The inverse relationship suggests that as one goes up the other goes down—higher differential leads to a lower ERA and vice-versa—and the strikeout and walk differential clearly wins out in this regard. Backtracking to Wells and Schilling, the comments indicated that the split-half correlation comparisons between the differential and the ratio favored the former more than the latter, which is important because the differential has a stronger relationship with a common metric used to assess value.

With that in mind, comparisons of Lee’s strikeout and walk prowess at this juncture should involve finding whether or not anyone else, at a similar point in a given year, had a differential as vast if not more. Those hypothetical pitchers would then be used to potentially determine expected values for Lee over the remainder of the season. Currently, Lee has thrown 121 2/3 innings and has a +90 differential—97 punchouts and just seven walks. Using the same database techniques as last week—finding pitchers with similar numbers through a relatively equivalent point of the season—the tables below show the 10 highest K-BB differentials, as well as their differentials from that point forward:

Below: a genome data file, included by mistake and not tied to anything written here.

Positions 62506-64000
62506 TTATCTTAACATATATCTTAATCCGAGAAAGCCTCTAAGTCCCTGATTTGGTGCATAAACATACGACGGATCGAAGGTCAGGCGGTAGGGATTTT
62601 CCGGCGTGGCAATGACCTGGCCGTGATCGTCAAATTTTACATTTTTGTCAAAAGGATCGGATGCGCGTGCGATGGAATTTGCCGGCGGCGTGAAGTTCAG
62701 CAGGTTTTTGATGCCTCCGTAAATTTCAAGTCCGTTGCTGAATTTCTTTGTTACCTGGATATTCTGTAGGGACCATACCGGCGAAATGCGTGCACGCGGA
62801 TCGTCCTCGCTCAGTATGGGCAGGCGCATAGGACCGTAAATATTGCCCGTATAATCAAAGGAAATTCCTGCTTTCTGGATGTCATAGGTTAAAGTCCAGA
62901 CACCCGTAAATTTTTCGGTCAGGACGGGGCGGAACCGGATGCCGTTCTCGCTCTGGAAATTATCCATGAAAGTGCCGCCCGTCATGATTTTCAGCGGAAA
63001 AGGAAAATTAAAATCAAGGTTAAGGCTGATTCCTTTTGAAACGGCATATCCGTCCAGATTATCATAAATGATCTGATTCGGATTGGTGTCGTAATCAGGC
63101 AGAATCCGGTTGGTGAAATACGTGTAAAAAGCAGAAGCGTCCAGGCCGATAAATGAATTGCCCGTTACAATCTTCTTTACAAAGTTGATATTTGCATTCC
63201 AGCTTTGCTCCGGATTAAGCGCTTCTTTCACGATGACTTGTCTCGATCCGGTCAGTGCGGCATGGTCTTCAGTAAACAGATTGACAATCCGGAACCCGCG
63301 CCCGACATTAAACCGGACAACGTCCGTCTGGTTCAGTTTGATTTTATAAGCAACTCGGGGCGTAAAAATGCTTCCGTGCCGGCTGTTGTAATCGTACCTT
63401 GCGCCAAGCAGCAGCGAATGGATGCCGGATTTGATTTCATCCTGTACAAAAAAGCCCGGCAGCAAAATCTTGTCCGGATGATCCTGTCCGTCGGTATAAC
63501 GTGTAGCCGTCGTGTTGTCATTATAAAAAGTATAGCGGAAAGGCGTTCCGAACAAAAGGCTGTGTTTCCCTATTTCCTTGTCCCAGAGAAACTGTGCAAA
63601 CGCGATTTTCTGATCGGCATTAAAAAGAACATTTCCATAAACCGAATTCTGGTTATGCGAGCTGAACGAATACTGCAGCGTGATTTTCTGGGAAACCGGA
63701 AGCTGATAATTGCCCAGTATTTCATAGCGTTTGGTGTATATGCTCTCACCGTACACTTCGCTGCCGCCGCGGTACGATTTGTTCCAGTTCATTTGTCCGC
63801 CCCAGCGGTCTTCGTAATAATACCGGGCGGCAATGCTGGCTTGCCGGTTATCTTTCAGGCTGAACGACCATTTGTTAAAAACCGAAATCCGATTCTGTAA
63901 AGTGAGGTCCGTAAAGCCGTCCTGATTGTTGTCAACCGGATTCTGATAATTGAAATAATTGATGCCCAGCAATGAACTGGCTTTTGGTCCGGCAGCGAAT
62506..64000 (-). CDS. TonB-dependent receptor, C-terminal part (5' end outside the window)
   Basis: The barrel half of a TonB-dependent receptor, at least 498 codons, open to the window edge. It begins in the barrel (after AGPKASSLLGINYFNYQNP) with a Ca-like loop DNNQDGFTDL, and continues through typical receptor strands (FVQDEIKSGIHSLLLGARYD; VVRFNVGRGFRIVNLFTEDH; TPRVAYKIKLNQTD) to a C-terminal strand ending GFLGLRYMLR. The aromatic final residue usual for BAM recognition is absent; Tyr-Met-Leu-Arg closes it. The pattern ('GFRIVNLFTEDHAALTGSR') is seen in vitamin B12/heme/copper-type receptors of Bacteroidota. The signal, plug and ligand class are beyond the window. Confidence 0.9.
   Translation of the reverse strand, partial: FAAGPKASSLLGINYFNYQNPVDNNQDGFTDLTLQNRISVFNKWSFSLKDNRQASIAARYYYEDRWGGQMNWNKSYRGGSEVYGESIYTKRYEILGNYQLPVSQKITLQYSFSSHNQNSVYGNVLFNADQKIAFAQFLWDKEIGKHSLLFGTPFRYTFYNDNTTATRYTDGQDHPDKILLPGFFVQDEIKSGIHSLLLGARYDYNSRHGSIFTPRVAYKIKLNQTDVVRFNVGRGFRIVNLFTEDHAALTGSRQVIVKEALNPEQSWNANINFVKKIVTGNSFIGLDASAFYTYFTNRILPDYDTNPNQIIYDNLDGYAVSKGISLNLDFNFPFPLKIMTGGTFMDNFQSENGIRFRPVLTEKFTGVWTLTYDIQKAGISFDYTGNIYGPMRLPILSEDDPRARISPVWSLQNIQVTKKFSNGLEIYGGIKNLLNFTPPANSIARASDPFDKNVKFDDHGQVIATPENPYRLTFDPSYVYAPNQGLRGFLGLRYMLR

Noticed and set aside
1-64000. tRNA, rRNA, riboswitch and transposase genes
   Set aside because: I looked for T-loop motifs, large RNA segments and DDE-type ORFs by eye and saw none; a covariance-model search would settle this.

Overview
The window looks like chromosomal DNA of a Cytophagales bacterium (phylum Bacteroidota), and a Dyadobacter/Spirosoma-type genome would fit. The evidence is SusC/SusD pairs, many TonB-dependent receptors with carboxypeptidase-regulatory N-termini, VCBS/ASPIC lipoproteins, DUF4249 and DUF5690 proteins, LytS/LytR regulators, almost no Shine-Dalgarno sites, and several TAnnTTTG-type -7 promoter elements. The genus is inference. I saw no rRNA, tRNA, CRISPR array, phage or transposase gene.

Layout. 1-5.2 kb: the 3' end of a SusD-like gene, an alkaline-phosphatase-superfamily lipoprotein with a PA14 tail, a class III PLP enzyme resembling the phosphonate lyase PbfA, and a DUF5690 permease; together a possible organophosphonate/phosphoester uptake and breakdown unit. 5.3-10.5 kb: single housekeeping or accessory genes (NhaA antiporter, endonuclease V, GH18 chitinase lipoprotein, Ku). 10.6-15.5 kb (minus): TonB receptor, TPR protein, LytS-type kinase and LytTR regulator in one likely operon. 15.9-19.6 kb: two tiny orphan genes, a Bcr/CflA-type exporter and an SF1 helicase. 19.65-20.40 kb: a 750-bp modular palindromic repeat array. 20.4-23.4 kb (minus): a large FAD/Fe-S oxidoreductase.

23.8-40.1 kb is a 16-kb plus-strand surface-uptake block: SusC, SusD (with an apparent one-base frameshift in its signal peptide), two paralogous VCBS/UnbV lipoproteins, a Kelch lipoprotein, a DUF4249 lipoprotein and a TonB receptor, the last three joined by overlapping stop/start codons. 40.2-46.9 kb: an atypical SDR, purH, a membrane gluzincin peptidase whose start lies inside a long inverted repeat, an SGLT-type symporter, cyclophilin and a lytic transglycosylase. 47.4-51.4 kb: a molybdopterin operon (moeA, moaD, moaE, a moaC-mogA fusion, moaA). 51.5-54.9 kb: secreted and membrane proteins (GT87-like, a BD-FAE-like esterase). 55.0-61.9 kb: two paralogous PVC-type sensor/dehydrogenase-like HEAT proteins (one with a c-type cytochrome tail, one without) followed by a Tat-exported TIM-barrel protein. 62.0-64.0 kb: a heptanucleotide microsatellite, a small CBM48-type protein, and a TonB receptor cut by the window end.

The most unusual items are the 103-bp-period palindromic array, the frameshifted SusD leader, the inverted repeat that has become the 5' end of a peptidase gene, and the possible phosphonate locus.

Name

Year

IP1

K-BB1

DIFF1

(K-BB)/PA

Curt Schilling

2002

122.1

170-12

158

.332

Randy Johnson

2001

126.2

189-40

149

.293

Pedro Martinez

1999

124.2

170-22

148

.303

Pedro Martinez

2000

121.0

162-24

138

.294

Randy Johnson

1995

125.1

176-39

137

.267

Randy Johnson

2000

123.2

164-27

137

.292

Randy Johnson

1999

129.2

171-36

135

.259

Pedro Martinez

2002

129.0

158-28

130

.249

Curt Schilling

1998

123.2

157-30

127

.258

Curt Schilling

2001

129.1

141-18

123

.238


 And how they did from that point forward?